An Unconventional Route for Viral Replication Vesicle Trafficking

Garcia Cabanillas et al. show the existence of a tug-of-war for successful plant virus infection. The Plant Cell (2018).

 By Daniel Garcia Cabanillas, Jun Jiang and Jean-François Laliberté

 Background: Plants are susceptible to viruses, which cause severe physiological, morphological and growth defects in the infected host. Viruses remodel the intracellular architecture of the cells they infect. In doing so, they induce the formation of an organelle known as a viral factory. Very often, a viral factory takes the form of a motile membrane-bound vesicle that is approximately 100 nm in diameter. Viral replication takes place within these spherical vesicles. Viral factories are also vehicles for the transport of the viral genome from an infected cell to surrounding non-infected cells. This is how a plant can become systemically infected after entrance of a viral particle within a single cell.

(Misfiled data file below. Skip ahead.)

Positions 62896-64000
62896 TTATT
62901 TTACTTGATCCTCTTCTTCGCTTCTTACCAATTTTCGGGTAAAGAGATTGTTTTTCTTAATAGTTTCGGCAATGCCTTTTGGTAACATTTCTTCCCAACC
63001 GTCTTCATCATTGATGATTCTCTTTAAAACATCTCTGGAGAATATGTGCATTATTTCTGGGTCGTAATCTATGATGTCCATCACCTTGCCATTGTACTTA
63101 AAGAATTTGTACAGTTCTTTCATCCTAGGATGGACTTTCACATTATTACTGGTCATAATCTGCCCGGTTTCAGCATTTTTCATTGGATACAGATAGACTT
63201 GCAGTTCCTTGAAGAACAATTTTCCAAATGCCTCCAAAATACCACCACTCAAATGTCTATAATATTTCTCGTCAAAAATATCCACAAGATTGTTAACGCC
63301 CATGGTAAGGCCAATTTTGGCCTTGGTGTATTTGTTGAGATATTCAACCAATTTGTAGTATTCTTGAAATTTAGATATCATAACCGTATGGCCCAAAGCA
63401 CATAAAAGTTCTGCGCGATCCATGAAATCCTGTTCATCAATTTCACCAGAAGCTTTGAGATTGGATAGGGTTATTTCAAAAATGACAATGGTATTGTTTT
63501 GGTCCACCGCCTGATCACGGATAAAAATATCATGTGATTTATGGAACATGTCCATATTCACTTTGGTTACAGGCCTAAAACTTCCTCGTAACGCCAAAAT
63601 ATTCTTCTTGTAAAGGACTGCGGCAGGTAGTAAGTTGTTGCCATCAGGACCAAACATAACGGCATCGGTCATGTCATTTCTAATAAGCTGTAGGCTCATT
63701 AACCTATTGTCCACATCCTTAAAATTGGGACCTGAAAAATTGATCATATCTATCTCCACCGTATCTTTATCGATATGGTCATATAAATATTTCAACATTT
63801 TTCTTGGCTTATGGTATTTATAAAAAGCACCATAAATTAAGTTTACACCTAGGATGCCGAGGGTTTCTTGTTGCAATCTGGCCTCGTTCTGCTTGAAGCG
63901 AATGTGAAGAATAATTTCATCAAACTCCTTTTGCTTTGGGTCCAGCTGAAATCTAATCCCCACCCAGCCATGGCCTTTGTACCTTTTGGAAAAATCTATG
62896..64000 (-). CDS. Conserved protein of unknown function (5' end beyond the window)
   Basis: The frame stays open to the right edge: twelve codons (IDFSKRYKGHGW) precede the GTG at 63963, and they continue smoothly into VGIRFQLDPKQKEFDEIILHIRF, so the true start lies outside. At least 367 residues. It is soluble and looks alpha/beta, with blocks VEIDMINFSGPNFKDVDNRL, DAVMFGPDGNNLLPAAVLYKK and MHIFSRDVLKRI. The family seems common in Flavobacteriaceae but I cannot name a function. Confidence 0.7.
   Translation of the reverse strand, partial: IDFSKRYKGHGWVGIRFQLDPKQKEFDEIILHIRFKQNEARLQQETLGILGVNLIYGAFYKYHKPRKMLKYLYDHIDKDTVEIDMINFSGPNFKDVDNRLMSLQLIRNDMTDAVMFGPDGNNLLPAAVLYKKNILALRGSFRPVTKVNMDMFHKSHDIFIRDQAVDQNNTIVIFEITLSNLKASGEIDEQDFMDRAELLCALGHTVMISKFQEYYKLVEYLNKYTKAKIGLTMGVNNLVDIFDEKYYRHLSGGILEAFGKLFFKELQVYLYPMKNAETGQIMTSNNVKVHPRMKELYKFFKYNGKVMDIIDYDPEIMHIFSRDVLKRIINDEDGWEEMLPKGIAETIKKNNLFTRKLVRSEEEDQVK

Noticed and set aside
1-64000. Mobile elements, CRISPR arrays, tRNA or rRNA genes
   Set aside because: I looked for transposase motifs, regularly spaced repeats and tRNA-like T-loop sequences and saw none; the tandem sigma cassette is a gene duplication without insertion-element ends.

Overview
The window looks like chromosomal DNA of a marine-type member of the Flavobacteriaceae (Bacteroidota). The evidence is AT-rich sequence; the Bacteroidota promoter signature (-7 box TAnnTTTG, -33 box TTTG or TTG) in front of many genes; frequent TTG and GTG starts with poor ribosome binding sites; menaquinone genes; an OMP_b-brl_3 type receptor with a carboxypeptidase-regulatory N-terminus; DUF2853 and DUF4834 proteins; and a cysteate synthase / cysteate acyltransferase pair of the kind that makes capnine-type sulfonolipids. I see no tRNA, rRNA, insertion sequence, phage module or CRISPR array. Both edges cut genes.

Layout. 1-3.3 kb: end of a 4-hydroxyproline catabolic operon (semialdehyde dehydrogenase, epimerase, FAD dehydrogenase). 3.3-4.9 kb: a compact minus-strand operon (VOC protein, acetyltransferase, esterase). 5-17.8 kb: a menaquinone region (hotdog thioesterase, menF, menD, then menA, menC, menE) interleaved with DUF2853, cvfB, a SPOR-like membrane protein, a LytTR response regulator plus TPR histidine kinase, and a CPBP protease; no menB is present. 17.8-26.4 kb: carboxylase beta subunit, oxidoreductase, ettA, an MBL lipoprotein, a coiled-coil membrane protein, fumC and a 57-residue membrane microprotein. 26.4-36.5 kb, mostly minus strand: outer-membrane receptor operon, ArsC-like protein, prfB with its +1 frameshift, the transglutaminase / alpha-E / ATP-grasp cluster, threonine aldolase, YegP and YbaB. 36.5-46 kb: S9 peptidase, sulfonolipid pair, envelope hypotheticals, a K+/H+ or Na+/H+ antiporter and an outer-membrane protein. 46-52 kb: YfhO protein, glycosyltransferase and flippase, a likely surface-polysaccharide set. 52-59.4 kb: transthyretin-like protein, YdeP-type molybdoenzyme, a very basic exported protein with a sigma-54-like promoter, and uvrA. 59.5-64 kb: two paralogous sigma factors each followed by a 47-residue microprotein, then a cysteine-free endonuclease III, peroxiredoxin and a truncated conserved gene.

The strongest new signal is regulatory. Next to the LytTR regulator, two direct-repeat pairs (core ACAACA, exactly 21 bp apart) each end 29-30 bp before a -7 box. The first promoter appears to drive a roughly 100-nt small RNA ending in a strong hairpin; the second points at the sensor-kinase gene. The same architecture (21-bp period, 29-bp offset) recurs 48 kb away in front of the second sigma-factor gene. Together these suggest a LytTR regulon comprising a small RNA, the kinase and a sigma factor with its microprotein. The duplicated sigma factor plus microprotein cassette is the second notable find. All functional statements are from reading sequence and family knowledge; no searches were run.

Question: We know that for turnip mosaic virus the viral vesicles originate from the ER, but what is their fate after the vesicles are released from the ER?

Findings: Immediately after being released from the ER, the viral vesicles face two possible transport routes. They can fuse with the Golgi apparatus, but that constitutes a dead-end for infection. Otherwise, they can bypass the Golgi, but the destination and pathway were unknown. After screening several Arabidopsis thaliana mutant lines, we identified one mutant line that was resistant to the virus. The mutation lies in VTI11, a protein involved in the formation of pre-vacuolar compartments, which are an important sorting organelle of the cell. We concluded that there is a tug-of-war between the two transport routes – there is no virus production if the viral vesicles enter the Golgi apparatus, but a full infection takes place if the vesicles bypass the Golgi on their way to pre-vacuolar compartments.

Next steps: Pre-vacuolar compartments are multivesicular bodies, which ultimately fuse with the plasma membrane and release their contents in the extracellular space. We will next investigate whether the plant extracellular space has a role in viral infection.

Daniel Garcia Cabanillas, Jun Jiang, Nooshin Movahed, Hugo Germain, Yasuyuki Yamaji, Huanquan Zheng and Jean-François Laliberté. (2018) Turnip Mosaic Virus Uses  the SNARE Protein VTI11 in an Unconventional Route for Replication Vesicle Trafficking.